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Saturday, July 15th, 2017

Foxes on the run at golf course

By a stroke of luck, critters make home at Minster links course

By Nancy Allen

In this photo snapped by Arrowhead Golf Club Superintendent Matt Sherman, three. . .

MINSTER - A family of red foxes has taken up residence at Arrowhead Golf Club south of the village.
Course superintendent Matt Sherman said one of his workers noticed the den in mid-April in the hollowed-out bottom of a shagbark hickory tree between the second and ninth holes. Upon investigating, Sherman said he saw four little heads peeking out. He would eventually learn the mother fox had six kits in all.
"We decided to rope off the den with a 50-yard perimeter around it and put up a sign," he said. "It says, 'caution, fox den ahead.' "
The babies are now larger and have been spotted on the course more regularly, Sherman said, adding that they look like skinny puppies with big tails. Sherman said he and course golf pro Kevin Chalk have snapped numerous photos of the foxes on the course.
The reaction from most golfers has been positive, Sherman said. On Monday, one of the kits provided some excitement during a ladies league game when it ran off with a golfer's ball.
Sherman said other than the golfball incident, the foxes don't bother anyone. In fact, they may be helping reduce the rodent population at a nearby farm, he said.
"They are kind of hanging out there more, so I guess they are taking care of their mouse problem," he said. "That's what they eat mostly, small rodents."
According to the Ohio Department of Natural Resources Division of Wildlife, foxes typically eat mice, rats, rabbits, groundhogs and other small mammals as well as birds, fruit and some grasses.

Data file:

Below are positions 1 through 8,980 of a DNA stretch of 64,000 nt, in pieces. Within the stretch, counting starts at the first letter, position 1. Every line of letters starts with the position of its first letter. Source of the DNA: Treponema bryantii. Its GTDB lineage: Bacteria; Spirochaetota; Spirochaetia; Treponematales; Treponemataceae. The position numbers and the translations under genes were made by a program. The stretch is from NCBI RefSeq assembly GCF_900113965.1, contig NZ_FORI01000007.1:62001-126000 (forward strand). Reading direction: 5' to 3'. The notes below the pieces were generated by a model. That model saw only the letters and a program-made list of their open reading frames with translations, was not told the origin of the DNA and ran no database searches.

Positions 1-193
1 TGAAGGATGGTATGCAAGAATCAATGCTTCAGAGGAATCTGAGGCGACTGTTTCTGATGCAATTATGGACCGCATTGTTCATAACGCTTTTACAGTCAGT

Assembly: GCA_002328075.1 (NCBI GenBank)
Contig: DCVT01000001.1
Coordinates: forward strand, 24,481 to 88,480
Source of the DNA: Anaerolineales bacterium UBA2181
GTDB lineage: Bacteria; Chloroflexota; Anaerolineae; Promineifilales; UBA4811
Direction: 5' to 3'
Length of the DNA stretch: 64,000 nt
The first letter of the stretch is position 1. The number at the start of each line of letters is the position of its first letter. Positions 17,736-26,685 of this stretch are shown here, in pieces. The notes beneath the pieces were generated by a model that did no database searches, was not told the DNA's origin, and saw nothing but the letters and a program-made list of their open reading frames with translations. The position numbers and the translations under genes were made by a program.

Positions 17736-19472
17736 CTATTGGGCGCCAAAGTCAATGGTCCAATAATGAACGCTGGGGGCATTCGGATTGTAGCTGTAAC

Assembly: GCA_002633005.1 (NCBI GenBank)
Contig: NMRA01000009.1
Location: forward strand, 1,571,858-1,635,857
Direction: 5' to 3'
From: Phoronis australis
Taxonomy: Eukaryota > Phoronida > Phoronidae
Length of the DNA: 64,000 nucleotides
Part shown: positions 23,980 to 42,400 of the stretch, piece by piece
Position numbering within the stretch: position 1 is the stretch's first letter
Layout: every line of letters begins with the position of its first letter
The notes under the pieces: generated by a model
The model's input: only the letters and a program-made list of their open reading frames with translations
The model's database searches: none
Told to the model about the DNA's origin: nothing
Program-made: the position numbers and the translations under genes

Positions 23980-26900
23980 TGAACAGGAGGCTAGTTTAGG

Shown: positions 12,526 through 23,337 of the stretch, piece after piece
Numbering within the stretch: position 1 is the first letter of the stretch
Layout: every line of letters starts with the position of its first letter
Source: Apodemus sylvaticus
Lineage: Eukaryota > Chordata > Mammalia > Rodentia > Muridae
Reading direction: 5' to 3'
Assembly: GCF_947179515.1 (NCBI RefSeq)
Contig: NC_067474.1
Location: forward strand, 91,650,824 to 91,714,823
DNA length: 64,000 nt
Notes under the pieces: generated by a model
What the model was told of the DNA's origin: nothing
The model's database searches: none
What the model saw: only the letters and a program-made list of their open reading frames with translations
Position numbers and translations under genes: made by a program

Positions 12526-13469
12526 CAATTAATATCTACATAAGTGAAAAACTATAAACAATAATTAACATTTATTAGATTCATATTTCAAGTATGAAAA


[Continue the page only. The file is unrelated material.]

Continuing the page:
Auglaize County Wildlife Officer Mark Schemmel said the red fox population appears to be growing, noting he has received several phone calls in recent years reporting sightings. He said he knows of no incident in which a healthy fox attacked a human but cautioned people never to approach a mother fox with kits.
Mornings at 6:30 a.m. and after and evenings after 8 p.m. are the best times to see the foxes on the course, Sherman said.
"In the mornings the babies just sit there and watch you golf. They are so cute," he said. "We only really see the mother at night."
Sherman said people are interested in them.
"It's an added bonus," Sherman said. "People ask about them, and we've taken people (non-golfers) out on the course to see them."
Sherman enjoys wildlife, so he is thrilled the foxes have made the course their home. He has put up three purple martin houses and bat houses around the course to further enhance the area for wildlife.
"Our golf pro found a family of raccoons out here and then we saw a turtle crossing one of our fairways," Sherman said. "He joked that we should rename the golf course 'The Wild Kingdom.' "
Bill Winner, who takes care of the senior league at the course, quipped that the course should be renamed The Fox's Den, noting the course in Celina no longer uses that name.
Sherman has been the course superintendent for two years and has golfed the course for the last 20 years and doesn't remember any foxes living there prior to this family.
Schemmel said the young foxes likely will leave the area in mid- to late summer after their mother chases them off.
"Once they are old enough to survive on their own, they will move out and find their own territory," he said.
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